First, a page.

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Power outage leaves Berkeley Co. residents cold

January 19, 2006|by ROBERT SNYDER

martinsburg@herald-mail.com

MARTINSBURG, W.Va. - Tree limbs were blamed for disrupting electric power in Berkeley County Wednesday on what might have been one of the coldest and windiest nights of the new year.

More than 1,200 Allegheny Power customers were left without electric power after trees disrupted service when they came into contact with high-voltage electric wires earlier in the day, an Allegheny Power spokeswoman said Wednesday.

The outages occurred about 1 p.m. along the company's Dry Run Road circuit, Allegheny Power spokeswoman Hollie Plevyak said later Wednesday.

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Plevyak said problems with the power lines were widespread, but power was not expected to have been fully restored until later Wednesday. The company had not received any reports of downed electric poles, she said.

"The Martinsburg service center is manned and they've got crews out," Plevyak said. "It's a priority."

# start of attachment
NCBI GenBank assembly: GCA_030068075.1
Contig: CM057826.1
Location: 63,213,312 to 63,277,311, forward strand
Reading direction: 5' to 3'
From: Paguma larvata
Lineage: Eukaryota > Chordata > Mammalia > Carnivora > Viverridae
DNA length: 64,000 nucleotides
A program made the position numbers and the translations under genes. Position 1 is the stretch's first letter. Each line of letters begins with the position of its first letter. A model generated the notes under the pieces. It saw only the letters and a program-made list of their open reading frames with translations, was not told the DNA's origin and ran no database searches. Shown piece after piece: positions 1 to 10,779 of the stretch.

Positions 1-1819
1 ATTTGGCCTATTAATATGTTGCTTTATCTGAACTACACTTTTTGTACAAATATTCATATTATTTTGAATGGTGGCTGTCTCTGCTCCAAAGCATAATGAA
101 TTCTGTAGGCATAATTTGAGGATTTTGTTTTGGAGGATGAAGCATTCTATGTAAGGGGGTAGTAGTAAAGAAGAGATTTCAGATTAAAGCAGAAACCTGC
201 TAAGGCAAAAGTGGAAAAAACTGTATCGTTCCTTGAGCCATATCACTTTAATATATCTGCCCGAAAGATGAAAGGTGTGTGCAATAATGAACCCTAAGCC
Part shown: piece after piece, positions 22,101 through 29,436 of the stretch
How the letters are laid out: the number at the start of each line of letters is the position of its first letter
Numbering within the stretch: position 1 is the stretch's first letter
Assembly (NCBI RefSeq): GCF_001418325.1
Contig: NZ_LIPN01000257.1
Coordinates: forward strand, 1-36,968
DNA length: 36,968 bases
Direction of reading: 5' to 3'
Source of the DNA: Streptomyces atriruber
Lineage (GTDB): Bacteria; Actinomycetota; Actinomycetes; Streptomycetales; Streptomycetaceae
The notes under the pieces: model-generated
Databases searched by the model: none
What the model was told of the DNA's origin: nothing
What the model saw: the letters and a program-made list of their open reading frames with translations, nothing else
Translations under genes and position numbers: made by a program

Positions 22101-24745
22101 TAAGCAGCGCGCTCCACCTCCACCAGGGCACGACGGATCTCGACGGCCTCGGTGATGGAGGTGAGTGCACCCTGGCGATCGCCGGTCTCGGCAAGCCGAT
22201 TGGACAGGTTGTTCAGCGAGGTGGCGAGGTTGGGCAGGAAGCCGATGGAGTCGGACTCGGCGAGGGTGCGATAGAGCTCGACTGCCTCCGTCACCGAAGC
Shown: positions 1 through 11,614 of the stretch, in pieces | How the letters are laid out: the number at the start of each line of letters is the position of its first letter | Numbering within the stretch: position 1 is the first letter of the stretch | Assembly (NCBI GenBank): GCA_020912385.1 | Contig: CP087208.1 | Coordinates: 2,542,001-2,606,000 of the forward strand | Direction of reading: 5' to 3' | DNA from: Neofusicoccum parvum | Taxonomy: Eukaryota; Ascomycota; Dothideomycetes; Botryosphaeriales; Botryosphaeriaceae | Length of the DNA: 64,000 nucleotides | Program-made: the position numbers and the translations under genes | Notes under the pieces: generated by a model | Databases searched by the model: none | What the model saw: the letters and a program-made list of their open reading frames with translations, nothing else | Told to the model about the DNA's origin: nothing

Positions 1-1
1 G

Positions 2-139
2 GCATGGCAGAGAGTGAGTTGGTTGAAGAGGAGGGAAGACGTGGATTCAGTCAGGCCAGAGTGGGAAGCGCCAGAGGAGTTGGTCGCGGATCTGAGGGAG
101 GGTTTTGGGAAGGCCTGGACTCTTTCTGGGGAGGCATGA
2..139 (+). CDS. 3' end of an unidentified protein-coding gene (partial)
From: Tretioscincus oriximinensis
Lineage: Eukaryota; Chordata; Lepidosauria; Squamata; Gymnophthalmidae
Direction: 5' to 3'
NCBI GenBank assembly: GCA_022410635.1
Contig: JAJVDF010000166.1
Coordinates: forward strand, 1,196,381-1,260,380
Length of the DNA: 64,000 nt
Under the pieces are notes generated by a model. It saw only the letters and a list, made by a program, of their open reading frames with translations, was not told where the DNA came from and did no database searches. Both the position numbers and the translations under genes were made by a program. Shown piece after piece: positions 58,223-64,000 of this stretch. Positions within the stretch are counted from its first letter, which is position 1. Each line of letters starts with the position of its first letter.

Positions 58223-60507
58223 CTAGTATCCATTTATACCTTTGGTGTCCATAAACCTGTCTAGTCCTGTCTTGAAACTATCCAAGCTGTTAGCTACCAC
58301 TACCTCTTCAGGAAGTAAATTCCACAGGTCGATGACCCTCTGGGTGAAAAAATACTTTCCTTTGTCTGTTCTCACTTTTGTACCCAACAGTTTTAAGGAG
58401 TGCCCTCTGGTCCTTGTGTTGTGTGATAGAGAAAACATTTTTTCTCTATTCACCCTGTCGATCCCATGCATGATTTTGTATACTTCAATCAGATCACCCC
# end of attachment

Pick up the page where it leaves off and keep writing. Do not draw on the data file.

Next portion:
Plevyak estimated the company had received about 600 calls from customers by about 7:30 p.m.

Harlan Run resident Miriam Travers said her neighborhood had been without power since Wednesday at noon, and many residents had abandoned their homes to stay somewhere warm.

"Everything is shut down completely," said Travers, adding she heard that power also was out in Laurel Ridge and Federal Hill.

"It's pitch black," she said, adding she also would leave her house to stay with friends.

Plevyak said reports also were received that power had been disrupted in the Johnstown area west of Hedgesville, W.Va.

Brian Guyer, a meteorologist with the National Weather Service in Sterling, Va., said Wednesday was windy.

High winds started blowing throughout the region early Wednesday, averaging about 30 mph and gusting as high as 40 mph, Guyer said.

Guyer said the winds were accompanied by temperatures in the mid 40s, which dipped about 10 degrees lower by nightfall, and about a half-inch of rain. That's a combination capable of resulting in power outages if fallen trees and tree limbs touch electric wires, Guyer said.

"Any winds over 40 miles per hour would be able to knock a tree over if the ground is saturated," Guyer said.

Allegheny Power asks customers to plan ahead in the event of power outages and take precautions, Plevyak said.

The company recommends customers keep battery-powered radios and flashlights on hand, as well as emergency kits and a supply of nonperishable foods in the event of storms and power disruptions, Plevyak said. Customers also are advised to keep their prescriptions filled, and avoid downed power lines.

"Always assume fallen wires are energized and keep clear," Plevyak said.

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